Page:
Central Government, together with the state government, is involved in developing these apps used in the country. [4] Many functions like contact tracing, quarantine, self-assessment were common at state-level apps. The information technology ministry has successfully installed the Aarogya setu app, which is available in 11 languages. [1] It is essential and has been made compulsory for people to download the app so that the contact tracing is done efficiently. Also, the state-specific app should be encouraged to help at the local level. With the rising cases, it is vital to install teleconsultation also in these apps. [5] Some apps did not have functions that could help health care workers, like tracking types of equipment and compile clinical data as used in other countries. [6] As these apps use Bluetooth connectivity, it can pose a risk for national security and user privacy. To counter this, Singapore has shared the app source code with the researchers for independent review. [7] Argentina is using apps that collect and record only the Bluetooth interaction. [8] To prevent that, the Indian government should address these concerns to the public and gather trust to set up these apps at a larger scale. [1]

This is an excellent step by the government of India for the COVID-19 m-health initiative. These apps are a source of providing disease-related information and knowledge at a larger level. [5]


For a country like India with a huge population and limited resources for testing, these apps will immensely aid in identifying the spots and individuals at risk at a faster level. 


  1. Mohanty B, Chughtai A, Rabhi F. Use of Mobile Apps for epidemic surveillance and response – Availability and gaps. Glob Biosecurity 2019; 1 : 37. Available from: https:// jglobalbiosecurity.com/article/10.31646/gbio.39/, accessed on April 8, 2020.
  2. Ahmadi S, Bempong NE, De Santis O, Sheath D, Flahault A. The role of digital technologies in tackling the Zika outbreak: A scoping review. J Public Health Emerg 2018; 2 : 1-20.
  3. Dujmovic J. Wildly popular coronavirus-tracker app helps South Koreans steer clear of outbreak areas. Market Watch; 2020. Available from: https://www.marketwatch.com/story/ wildly-popular-coronavirus-tracker-app-helps-south-Koreans -steer-clear-of-outbreak-areas-2020-03-18, accessed on April 11, 2020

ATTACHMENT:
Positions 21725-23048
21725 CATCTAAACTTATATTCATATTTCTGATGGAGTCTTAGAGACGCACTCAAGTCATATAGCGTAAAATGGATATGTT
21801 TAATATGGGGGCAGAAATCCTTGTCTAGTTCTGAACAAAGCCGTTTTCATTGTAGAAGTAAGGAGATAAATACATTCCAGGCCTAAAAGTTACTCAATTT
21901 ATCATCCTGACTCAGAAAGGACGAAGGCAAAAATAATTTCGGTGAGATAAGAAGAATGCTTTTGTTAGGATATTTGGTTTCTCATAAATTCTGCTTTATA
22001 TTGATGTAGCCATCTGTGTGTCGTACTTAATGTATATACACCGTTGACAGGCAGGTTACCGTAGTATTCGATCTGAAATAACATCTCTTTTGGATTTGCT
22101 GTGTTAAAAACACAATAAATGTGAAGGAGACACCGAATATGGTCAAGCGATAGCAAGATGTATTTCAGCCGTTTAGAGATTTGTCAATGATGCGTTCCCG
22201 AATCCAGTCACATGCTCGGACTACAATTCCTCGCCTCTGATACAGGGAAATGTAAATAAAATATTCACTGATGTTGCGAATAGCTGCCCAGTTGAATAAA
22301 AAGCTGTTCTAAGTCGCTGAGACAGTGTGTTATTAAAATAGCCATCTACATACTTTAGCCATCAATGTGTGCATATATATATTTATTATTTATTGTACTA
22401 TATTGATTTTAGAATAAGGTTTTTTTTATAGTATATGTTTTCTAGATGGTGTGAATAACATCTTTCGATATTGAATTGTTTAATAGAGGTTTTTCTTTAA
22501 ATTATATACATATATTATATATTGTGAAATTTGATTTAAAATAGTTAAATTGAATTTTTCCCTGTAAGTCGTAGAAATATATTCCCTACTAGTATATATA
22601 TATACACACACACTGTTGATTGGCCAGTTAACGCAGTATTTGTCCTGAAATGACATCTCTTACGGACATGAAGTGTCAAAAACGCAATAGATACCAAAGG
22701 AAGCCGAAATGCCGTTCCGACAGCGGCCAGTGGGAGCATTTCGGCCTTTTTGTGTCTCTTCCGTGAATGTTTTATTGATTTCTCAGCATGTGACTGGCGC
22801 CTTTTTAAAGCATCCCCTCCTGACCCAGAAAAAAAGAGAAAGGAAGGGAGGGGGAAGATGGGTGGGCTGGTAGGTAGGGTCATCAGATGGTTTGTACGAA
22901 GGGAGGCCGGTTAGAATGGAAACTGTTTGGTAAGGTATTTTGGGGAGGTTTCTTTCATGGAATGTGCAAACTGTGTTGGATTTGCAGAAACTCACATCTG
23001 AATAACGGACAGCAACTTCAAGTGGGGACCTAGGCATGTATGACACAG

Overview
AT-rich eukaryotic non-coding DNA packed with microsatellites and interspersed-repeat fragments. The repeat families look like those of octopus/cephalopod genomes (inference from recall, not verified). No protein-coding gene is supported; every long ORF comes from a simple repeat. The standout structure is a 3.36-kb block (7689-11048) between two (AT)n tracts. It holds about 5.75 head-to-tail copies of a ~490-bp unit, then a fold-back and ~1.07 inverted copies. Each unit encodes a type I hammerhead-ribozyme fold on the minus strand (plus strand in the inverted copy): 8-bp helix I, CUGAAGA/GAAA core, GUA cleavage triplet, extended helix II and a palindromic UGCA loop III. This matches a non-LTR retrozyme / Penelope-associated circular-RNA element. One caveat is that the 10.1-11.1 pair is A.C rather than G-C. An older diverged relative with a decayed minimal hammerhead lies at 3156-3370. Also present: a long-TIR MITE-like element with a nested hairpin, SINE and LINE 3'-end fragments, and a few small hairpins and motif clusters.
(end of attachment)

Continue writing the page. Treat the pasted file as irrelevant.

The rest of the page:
4. World Health Organization. WHO guideline: Recommendations on digital interventions for health system strengthening. Geneva: WHO; 2019.
  5. Ministry of Health and Family Welfare, Government of India. Telemedicine practice guideline: Enabling registered medical practitioners to provide healthcare using telemedicine. Available from: https://www.mohfw.gov.in/pdf/Telemedicine. Accessed on April 12, 2020.
  6. Wood CS, Thomas MR, Budd J, et al. Taking connected mobile-health diagnostics of infectious diseases to the field. Nature 2019; 566(7745): 467-74.
  7. Lavallee DC, Lee JR, Austin E, et al. mHealth and patient generated health data: stakeholder perspectives on opportunities and barriers for transforming healthcare. Mhealth 2020; 6: 8.
  8. Morley J, Floridi L. The limits of empowerment: how to reframe the role of mHealth tools in the healthcare ecosystem. Science Eng Ethics 2019: 1-25.


Authors and affiliations

  1. Dr. Pradakhshana Vijay, Senior Resident, Department of Oral Pathology, King George’s Medical University, Lucknow
  2. Dr. Anil Chandra, Dean, Faculty of Dental Sciences, Department of Conservative and Endodontics, King George’s Medical University, Lucknow
  3. Dr. Mohd Parvez Khan, Professor, Department of Anesthesia and critical care, King George’s Medical University, Lucknow
  4. Dr. Nilesh Pardhe, Zonal Clinical Head, Clove Dental, Rajasthan - Jaipur
  5. Dr. Priyanka Singh, Associate Professor, Department of Oral Pathology, King George’s Medical University, Lucknow

Corresponding author: Dr. Nilesh Pardhe.

Email: drpardhenilesh@hotmail.com, nilesh.pardhe@clovedental.in